REVVED UP: The Bortons enjoy life on the road in their RV

By Mike Taylor • Last Updated 10:51 am on Monday, September 24, 2012

When Gary Borton retired from Federal Mogul several years ago, he and his wife, Connie, made up their minds to see the country via the open road. They would buy a fifth-wheel and visit all the places they had dreamed of. Like so many retirees, the Bortons, from Greenville, planned to follow the sun wherever it led them.

Connie and Gary Borton pose next to their 34-foot recreational vehicle they live in six months out of each year. Pictured with them is their dog, Baxter, who travels with them.

Then problems with Gary’s vision put their plans on hold. He could no longer drive a car, much less a “big rig.” This setback was short-lived, however; Connie’s determination and dedication to her husband moved things forward.

“What really motivated me was that this was something Gary had wanted to do so much,” Connie said. “This was too big on his wish list to just give up on.”

Though she had never piloted anything larger than a Book-mobile — while working as a mobile librarian — Connie decided to try her hand at pulling a fifth-wheel camper. As luck would have it, a family friend owned one and was willing to teach Connie to requisite skills.

Even with the practice, the Bortons first cross country drive in the spring of 2004 was an edgy experience.

“That first long trip to California I was scared every day,” Connie said. “I would just get up in the morning and say to Gary, ‘OK, you can just park that thing and have a friend fly out and get it.’ The mountains were terrifying for me. It was white knuckle all the way.”

If the California trip was a trial by fire, it is one Connie came through with flying colors. These days, after years of experience, handling the fifth-wheel is second nature, though she still does her best to avoid mountainous terrain.

For a few years, Connie and Gary traveled as they had planned; Maryland followed California, then Florida. Then some friends who wintered in Arizona convinced the couple to give that state a try.

It was love at first sight.

It didn’t take long after they rolled into the Gold Canyon resort community near Phoenix for the the Bortons to start making new friends.

“The first time we went there we stayed eight weeks,” Gary said. “You get to know the people. You make friends and after that you tend to want to go back and see them.”

Connie agreed with Gary’s positive assessment of Gold Canyon and the residents there. In short order, bonds formed; bonds that continue through the present.

Casual gatherings with neighbors are one of the main draws of life in Gold Canyon in Arizona. The community is comprised almost entirely of like-minded “snowbirds” who travel west each winter from colder climates.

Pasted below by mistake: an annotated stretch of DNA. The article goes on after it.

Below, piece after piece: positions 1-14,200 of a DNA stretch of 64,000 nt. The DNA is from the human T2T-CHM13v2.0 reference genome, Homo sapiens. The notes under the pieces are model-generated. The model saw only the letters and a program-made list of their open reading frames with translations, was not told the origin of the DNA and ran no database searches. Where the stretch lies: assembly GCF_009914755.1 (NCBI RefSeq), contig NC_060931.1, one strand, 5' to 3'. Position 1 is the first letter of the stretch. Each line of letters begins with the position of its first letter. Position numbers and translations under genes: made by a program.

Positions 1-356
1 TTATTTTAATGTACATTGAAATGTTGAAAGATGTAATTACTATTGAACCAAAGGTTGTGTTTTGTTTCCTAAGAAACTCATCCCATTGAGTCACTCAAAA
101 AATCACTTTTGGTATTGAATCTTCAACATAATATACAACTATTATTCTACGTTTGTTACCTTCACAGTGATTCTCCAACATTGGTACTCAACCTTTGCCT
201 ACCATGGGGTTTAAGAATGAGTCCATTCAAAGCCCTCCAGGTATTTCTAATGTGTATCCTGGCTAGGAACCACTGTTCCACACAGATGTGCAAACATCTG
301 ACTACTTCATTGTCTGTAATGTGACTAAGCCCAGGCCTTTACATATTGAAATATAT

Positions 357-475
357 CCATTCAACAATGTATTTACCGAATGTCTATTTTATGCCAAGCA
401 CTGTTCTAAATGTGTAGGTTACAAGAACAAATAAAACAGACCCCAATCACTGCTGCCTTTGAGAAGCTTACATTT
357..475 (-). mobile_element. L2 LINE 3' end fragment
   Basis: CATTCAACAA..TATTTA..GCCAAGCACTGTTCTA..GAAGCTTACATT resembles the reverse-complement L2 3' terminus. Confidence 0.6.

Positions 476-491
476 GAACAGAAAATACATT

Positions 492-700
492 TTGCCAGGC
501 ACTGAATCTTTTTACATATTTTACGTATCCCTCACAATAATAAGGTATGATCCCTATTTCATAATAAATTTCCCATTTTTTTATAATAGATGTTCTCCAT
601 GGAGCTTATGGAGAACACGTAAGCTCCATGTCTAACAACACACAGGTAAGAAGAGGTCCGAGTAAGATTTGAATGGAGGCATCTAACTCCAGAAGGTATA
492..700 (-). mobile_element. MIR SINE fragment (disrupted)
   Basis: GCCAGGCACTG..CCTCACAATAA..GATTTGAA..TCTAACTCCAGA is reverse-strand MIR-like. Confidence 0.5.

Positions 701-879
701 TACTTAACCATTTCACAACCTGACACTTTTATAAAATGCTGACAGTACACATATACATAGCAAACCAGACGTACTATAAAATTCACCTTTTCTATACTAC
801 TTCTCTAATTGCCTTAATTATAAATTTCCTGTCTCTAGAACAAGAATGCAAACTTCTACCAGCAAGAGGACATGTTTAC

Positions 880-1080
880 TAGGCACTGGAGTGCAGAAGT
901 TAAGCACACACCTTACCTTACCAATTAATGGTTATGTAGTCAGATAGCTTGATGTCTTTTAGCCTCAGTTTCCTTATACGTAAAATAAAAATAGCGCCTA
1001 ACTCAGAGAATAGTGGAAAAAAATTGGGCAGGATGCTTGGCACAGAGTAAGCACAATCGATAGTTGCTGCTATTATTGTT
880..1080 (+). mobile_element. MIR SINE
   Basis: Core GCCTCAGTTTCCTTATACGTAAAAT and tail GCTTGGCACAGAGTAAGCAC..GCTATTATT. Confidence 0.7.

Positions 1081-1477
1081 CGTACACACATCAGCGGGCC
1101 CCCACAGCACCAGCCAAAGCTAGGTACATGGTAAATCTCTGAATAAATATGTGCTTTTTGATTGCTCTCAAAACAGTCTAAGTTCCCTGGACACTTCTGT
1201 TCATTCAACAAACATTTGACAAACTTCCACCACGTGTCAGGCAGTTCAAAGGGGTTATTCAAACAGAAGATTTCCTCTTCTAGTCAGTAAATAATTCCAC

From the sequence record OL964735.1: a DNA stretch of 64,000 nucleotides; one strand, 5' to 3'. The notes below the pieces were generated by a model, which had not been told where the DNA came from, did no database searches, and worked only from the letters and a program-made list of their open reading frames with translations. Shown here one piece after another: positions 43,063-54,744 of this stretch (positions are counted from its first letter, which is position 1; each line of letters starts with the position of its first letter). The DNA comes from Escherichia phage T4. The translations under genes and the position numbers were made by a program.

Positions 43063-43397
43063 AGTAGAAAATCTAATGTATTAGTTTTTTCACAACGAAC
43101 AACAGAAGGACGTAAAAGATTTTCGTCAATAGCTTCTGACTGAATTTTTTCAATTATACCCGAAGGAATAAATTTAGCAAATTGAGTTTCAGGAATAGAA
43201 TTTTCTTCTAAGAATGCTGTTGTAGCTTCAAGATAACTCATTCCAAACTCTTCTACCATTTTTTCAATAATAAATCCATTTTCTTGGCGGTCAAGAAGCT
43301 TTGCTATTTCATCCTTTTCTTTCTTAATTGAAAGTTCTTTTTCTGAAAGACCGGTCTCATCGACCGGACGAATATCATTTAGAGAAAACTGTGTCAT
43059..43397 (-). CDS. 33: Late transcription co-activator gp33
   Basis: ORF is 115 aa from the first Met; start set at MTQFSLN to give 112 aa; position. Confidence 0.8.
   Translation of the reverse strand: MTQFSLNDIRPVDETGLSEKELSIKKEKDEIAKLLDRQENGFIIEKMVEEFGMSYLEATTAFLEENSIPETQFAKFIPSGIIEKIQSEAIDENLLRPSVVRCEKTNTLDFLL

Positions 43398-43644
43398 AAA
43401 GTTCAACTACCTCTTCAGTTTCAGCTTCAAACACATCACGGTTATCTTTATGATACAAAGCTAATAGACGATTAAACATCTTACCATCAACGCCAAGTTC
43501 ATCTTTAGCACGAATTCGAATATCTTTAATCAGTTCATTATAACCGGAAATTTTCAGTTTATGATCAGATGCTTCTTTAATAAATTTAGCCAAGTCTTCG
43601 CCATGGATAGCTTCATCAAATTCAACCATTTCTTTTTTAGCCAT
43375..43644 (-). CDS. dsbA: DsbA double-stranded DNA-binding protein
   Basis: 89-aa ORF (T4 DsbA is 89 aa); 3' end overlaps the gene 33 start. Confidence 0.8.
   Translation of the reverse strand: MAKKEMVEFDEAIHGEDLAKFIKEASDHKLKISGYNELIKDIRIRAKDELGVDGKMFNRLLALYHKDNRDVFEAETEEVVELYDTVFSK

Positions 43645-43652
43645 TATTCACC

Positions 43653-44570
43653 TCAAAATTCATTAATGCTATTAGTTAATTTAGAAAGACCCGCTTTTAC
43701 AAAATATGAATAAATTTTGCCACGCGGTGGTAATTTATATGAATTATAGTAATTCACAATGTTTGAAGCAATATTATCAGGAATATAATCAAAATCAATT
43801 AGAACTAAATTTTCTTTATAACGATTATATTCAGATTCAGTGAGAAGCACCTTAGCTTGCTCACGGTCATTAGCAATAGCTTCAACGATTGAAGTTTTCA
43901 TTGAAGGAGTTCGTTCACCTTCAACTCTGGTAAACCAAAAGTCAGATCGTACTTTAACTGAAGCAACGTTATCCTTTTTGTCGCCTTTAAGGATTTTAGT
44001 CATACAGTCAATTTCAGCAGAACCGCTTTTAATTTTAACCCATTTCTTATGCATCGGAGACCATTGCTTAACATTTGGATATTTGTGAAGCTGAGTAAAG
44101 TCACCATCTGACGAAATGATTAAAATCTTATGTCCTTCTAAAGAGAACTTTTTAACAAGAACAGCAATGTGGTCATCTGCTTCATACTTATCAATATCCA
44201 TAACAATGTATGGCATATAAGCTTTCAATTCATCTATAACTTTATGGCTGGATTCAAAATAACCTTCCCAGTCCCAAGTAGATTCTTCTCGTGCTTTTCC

“I thought when we purchased the fifth-wheel that we would go to a different place each winter,” Connie said. “But what we found is we like this park and we quickly became part of the community there. We like the people, the mountains, the desert. Now I can’t really think about not getting back to the friends we have made there. It’s like a family reunion when we pull in.”

Family is another reason the Bortons return to Arizona each winter. Their daughter’s family lives in California, a six-hour drive from Gold Canyon. While staying there, they manage to fit in at least two visits each season.

This year, the couple also intend to visit another daughter, who lives in Seattle.

“Our plan is to drop the trailer in Nebraska and take a truck up to Seattle,” Connie said. “I’m not brave enough to do the mountains between Washington, D.C., and Seattle.”

Along the way, Connie and Gary make time to visit museums, restaurants and pretty much anything else that catches their interest.

“It’s a 2,200-mile ride and we can do it in four or five driving days,” Connie said. “But we go different places and take different routes each time in order to see a little something new. We make sure and stop at museums we haven’t seen before. There’s a lot of neat land between here and there.”

Accompanied by their golden retriever Baxter, the Bortons intend to keep up their annual schedule as long as possible. After that? Well, life is an open road


RV traveler Connie Borton of Greenville offers these tips for traveling with a pet:

• Visit a vet’s office before leaving to make sure all shots are up to date.
• Take a health certificate to show your pet is current on all vaccinations; some parks require this.
• Remember to take along any meds your pet may need.
• If your pet requires a specific brand of food, it’s a good idea to bring enough to last the duration of the trip.
• Purchase a special, spill-proof water dish for bumpy roads.
• Exercise your pet regularly during fuel stops.
• If your pet gets carsick, get some medicine for this before you’re on the road.
• Consider taking plenty of bottled water; your pet may become ill from drinking water from unreliable sources.

Revved Up is a feature section in The Daily News and Carson City Gazette, focusing on topics that include anything with gears and tires.

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